• Reveals the life and teachings of one of the greatest female artists and intellectuals of the Western Mystical Tradition.
• Contains 24 full-color illustrations by Hildegard of Bingen.
• Includes commentary by Matthew Fox, author of Original Blessing (250,000 sold).
Hildegard of Bingen (1098-1179) was an extraordinary woman living in the Rhineland valley during most of the twelfth century. Besides being the abbess of a large and influential Benedictine abbey, she was a prominent preacher, healer, scientist, and artist. She also was a composer and theologian, writing nine books on theology, medicine, science, and physiology, as well as 70 poems and an opera. At the age of 42, she began to have visions; these were captured as 36 illuminations--24 of which are recorded in this book along with her commentaries on them. She also wrote a text describing these visions entitled Scivias (Know the Ways), now published as Hildegard of Bingen's Mystical Visions.
Author Matthew Fox has stated, "If Hildegard had been a man, she would be well known as one of the greatest artists and intellectuals the world has ever seen." It is a credit to the power of the women's movement and our times that this towering genius of Western thought is being rediscovered in her full grandeur and autonomy.
Virtually unknown for more than 800 years in Western history, Hildegard was featured as one of the women in Judy Chicago's Dinner Party in the early 1980s and published for the first time in English by Bear & Company in 1982. In addition to her mystical teachings, Hildegard's music has been performed and recorded for a new and growing audience.
Hildegard gives us a working guide to her work when she insists on usefulness. It is one thing to translate Hildegard or to be with her pictures and music--it is quite another to deeply understand her words and have them affect your psyche, religion, and culture to the extent that they are “useful,” as she herself put it. Not everything a twelfth century nun speculated about is of equal value to our journeys and struggles today. But just how should we understand a mystic of eight centuries ago? How should we interpret her?
Even in her own time there were plenty of complaints from those who heard or read Hildegard but did not understand her message in the usefulness with which it was intended. Abbot Berthold of Zwiefalten wrote her that,“although I am often put in a joyful mood by the consolation of your words, I am sometimes depressed again because their obscurity closes them to my understanding.”20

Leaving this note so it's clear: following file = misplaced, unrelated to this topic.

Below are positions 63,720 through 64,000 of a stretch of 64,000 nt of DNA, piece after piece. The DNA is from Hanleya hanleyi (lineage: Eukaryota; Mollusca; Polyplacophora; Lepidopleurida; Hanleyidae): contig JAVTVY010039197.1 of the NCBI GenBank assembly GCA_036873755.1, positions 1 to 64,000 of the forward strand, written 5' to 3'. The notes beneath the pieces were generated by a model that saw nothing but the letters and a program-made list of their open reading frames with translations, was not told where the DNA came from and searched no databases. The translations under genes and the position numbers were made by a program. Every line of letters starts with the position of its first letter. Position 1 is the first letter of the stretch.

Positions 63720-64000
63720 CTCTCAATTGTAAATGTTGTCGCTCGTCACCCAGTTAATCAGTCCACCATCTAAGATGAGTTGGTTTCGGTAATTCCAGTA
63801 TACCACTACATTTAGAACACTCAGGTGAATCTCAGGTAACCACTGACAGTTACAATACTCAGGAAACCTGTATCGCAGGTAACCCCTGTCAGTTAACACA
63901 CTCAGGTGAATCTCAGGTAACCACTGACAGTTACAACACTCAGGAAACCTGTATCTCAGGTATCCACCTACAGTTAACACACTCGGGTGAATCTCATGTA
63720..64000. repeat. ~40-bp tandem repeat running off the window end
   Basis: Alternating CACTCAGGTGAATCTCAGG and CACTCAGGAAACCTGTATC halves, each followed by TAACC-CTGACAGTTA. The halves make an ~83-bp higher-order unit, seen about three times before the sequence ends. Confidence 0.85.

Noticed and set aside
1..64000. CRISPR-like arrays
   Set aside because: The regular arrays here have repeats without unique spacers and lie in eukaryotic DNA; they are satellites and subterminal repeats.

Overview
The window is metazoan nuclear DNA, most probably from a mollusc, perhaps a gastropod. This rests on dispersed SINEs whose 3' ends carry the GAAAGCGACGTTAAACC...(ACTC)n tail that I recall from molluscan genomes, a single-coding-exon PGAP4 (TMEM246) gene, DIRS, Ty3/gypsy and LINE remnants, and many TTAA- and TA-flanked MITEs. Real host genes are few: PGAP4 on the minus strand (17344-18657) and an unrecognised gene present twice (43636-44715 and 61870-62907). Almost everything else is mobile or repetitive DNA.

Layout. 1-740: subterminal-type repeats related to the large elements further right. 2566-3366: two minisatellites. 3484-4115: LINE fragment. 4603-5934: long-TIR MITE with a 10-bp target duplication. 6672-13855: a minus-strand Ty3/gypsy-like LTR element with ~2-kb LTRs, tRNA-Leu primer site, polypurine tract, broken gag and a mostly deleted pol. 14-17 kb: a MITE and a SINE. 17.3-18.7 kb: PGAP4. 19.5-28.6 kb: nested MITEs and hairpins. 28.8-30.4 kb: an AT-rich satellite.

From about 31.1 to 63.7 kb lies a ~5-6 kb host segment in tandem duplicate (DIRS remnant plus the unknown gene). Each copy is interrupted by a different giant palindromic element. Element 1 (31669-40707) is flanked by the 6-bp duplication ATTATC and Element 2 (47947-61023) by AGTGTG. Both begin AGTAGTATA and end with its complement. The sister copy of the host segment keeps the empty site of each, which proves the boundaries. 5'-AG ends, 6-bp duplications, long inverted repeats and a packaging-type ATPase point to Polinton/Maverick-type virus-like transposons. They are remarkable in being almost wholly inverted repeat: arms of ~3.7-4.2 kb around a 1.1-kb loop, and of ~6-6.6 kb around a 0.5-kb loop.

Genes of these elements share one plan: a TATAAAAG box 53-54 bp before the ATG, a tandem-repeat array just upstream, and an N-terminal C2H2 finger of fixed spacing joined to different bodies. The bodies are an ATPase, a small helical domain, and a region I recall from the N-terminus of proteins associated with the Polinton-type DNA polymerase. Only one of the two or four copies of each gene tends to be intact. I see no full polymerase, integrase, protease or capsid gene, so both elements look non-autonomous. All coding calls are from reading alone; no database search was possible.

The recovery of the creation-centered spiritual tradition in our time is the greatest help in our understanding Hildegard of Bingen. She, being a Benedictine and a woman true to her experience, is a rich spokesperson of that tradition. Even though she lived in an era when Augustine dominated theology, Hildegard de-emphasizes fall/redemption religion in favor of creation-centered theology. Augustine, the great introspective genius, is silent on the cosmic Christ--but for Hildegard, the cosmic Christ forms the center of her thought. It is remarkable, for example, to compare her sense of cosmic justice and love of nature to her contemporary, Peter Lombard, whose works became for centuries the basic textbook of Christian clerics. As long as theology had only a fall/redemption approach to spirituality, it was not possible to understand Hildegard’s immense contribution to spirituality. Now that we do, however, the serious student of Hildegard will find all four paths and every one of the twenty-six themes of the creation-centered spiritual tradition in her work. Like a magnet held up to her pages, these themes draw out the most “useful” insights of her theology. These paths and themes, which I have delineated elsewhere in my book, Original Blessing, A Primer in Creation Spirituality include the following: Dabhar, the creative energy or word of God; blessing; earthiness as the meaning of humility; cosmos; trust; panentheism; royal personhood; realized eschatology; cosmic hospitality; emptying; being emptied; nothingness; divinization; art as meditation; trust of images; dialectic; God as Mother; New Creation; trusting the prophet call; anawim; compassion as celebration; compassion as erotic (Hildegard says “zealous”) justice. Applying these themes to Hildegard’s work makes her theology become alive, incarnated, fleshy, and “useful.”
We need to understand how the creation-centered tradition offers a different agenda by which to understand some of the greatest minds in our Western heritage. It offers a hermeneutic or interpretation for seizing the essence of our creation-centered ancestors--an interpretation which is missing wherever creation spirituality is untaught.
Without this “grid;” interpreters of Hildegard miss her poignancy simply because they only know stale categories of fall/redemption theology. In researching and writing this book, I have personally been overwhelmed by the richness of Hildegard’s deep theological development of every single one of the themes of the creation tradition. I have been profoundly moved by the amount of Eckhart in Hildegard, that is to say the themes that she pays attention to that later appear in Meister Eckhart’s work. Indeed, Hildegard and Eckhart are sister and brother mystic/prophets. I heartily recommend reading this book a second time through with my volume of Meister Eckhart’s sermons, Breakthrough: Meister Eckhart’s Creation Spirituality in New Translation. I have learned from preparing this work on Hildegard that she has to be considered the pre-eminent woman theologian of the West up to the twentieth century. Her scope of intellectual, artistic, scientific, and political interest and involvement is astounding. I believe that someday soon she will follow in the footsteps of Catherine of Siena and Teresa of Avila in being named a Doctor of the Church.